I studied Medical Science at the University of Birmingham, UK, graduating in 1999. Following this I entered the Ph.D. program at the University of Leeds, studying under Professor Chris Peers. My Ph.D. thesis focused on the actions of hypoxia and the Abeta peptide on whole cell calcium currents. Many of the actions of hypoxia were mediated by production of the Abeta peptide, and served to increase calcium influx into cells via the L-type voltage gated calcium channel.
Following my Ph.D. I came to UCI as a postdoctoral scholar in the lab of Dr. LaFerla and initially continued to study the role of calcium in the progression of Alzheimer’s disease through the presenilin protein. However, I expanded to also understand some of the risk factors for the development of Alzheimer’s disease, including stress and intellectual activity, as well as developed a number of therapeutics for the disease including DHA and nicotinamide, which both contributed to clinical trials.
Since starting my own lab in 2011, I have focused on microglia, the immune cell of the brain. We discovered that microglia in the adult brain are dependent upon signaling through the colony-stimulating factor 1 receptor (CSF1R) for their survival, and that we could take advantage of this dependency through the administration of specific CSF1R inhibitors leading to the rapid and sustained elimination of >95% of all microglia from the CNS. Through this method we are studying the roles that microglia play in normal brain function, as well as their effects on the brain during disease and injury.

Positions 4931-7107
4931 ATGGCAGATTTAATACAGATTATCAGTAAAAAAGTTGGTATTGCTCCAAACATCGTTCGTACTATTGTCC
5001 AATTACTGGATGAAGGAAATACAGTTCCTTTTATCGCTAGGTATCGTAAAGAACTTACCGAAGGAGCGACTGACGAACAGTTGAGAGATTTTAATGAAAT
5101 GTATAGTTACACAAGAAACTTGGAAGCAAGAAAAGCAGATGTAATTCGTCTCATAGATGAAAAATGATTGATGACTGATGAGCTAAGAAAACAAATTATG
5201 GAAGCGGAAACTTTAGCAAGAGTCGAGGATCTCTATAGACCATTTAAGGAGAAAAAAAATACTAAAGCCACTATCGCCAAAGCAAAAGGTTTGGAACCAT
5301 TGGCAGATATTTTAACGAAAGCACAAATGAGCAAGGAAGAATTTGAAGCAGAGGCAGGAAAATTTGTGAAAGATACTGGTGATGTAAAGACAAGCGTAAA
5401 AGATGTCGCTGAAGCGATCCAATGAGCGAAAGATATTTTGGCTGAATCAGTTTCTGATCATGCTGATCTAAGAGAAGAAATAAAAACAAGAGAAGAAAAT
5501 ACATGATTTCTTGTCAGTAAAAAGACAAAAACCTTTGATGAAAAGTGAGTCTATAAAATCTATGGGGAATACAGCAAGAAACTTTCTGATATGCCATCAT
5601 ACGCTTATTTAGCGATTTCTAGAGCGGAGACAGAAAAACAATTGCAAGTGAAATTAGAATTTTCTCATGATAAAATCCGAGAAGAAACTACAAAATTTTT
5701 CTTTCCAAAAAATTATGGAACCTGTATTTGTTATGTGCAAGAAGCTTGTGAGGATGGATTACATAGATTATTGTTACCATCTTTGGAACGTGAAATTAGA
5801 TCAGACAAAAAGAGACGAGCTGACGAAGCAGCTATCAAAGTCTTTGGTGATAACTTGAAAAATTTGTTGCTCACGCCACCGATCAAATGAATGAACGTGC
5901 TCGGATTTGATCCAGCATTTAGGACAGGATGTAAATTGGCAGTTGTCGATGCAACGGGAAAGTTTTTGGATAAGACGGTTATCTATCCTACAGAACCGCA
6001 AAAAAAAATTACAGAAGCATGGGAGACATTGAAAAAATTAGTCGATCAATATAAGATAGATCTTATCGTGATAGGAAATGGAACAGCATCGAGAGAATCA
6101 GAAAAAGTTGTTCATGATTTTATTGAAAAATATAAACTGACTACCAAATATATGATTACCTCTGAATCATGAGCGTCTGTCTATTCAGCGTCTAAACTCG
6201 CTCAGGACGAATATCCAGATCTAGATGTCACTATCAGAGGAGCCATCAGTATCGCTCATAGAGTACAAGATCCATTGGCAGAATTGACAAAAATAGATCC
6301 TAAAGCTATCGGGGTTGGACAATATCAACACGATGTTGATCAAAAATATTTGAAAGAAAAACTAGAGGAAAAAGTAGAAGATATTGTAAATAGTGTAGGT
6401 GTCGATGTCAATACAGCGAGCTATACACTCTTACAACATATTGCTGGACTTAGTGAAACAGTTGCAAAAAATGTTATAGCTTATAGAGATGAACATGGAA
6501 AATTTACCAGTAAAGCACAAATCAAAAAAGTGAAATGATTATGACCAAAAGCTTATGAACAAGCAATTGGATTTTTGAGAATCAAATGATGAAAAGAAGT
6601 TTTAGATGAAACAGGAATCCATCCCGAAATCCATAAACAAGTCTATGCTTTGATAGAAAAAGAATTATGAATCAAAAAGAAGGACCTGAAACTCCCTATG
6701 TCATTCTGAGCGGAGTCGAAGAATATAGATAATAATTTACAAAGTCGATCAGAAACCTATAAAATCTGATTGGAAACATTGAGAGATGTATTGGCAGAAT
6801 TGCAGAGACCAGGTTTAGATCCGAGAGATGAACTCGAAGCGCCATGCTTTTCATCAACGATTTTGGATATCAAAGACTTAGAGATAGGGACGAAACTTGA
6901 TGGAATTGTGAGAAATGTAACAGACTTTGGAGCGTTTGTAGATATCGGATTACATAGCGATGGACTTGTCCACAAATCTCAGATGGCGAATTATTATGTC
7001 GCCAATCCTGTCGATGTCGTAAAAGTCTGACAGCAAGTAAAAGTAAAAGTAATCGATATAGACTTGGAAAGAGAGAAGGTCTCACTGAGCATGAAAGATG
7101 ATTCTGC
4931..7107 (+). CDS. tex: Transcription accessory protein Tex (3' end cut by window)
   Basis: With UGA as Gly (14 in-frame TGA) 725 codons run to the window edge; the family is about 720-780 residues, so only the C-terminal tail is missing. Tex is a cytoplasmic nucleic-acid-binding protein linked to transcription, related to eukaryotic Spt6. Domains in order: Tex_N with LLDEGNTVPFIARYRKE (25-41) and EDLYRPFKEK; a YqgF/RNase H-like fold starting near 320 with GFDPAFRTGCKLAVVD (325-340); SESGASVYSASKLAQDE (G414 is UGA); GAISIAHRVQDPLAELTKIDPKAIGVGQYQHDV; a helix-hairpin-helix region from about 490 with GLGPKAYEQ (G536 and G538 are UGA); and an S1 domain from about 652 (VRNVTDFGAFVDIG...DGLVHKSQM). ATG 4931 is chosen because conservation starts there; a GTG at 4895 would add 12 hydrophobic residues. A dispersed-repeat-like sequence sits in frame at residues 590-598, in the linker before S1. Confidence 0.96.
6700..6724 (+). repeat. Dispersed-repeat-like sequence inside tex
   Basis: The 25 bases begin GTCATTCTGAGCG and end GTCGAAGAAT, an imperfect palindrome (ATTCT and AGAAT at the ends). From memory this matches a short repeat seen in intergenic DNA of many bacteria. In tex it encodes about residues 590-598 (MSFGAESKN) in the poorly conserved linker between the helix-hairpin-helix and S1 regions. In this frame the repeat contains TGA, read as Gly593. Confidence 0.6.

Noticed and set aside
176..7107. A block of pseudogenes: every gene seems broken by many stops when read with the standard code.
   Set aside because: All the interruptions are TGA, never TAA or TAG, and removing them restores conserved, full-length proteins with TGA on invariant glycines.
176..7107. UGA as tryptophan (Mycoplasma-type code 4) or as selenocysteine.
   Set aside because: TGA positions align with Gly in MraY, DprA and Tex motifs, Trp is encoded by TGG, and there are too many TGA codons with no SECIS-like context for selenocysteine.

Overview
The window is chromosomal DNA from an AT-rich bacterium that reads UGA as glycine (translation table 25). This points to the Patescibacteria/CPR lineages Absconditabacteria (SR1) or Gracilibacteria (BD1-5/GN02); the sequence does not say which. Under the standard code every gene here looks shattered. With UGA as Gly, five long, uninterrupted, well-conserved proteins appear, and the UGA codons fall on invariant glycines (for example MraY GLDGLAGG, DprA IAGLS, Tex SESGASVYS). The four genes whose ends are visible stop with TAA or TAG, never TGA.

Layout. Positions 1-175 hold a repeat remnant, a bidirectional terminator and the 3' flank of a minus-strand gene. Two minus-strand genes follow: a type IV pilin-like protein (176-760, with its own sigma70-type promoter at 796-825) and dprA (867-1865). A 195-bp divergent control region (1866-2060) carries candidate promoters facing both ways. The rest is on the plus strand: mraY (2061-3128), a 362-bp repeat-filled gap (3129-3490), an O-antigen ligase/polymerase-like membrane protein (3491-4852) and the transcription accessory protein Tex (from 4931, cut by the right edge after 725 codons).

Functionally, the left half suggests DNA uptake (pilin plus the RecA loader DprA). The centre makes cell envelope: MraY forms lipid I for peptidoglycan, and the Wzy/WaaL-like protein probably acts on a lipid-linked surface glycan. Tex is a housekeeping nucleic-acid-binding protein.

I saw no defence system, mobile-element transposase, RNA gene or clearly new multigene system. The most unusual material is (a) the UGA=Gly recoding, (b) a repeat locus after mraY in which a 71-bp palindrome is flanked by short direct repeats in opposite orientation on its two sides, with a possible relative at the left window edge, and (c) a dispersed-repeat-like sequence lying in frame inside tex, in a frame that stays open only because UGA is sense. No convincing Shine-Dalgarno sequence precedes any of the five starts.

We also uncovered that once the brain has been depleted of microglia withdrawal of CSF1R inhibitors leads to the rapid repopulation of the entire CNS by both surviving microglia and progenitor cells that then differentiate into new microglia, all within a few days. We are exploring the therapeutic implications eliminating microglia after injury, or in disease, and then replacing them with new cells.
My hobbies include scuba diving, monkey wrangling, shark hugging, snake charming, and speaking with a British accent.
|7/01/2016||Associate Professor||Dept. of Neurobiology and Behavior|
|10/01/2011||Assistant Professor||Dept. of Neurobiology and Behavior|
|08/01/2010||Assistant Professor In Residence||Dept. of Neurobiology and Behavior|
|2007-2010||Assistant Project Scientist|
|2003-2007||Postdoctoral Researcher||Dept. of Neurobiology and Behavior,
University of California, Irvine
|Institute for Cardiovascular Research, University of Leeds, UK
Mentor: Prof. Chris Peers
(B. Med. Sc. (Hons), 2.i,)
|University of Birmingham, UK|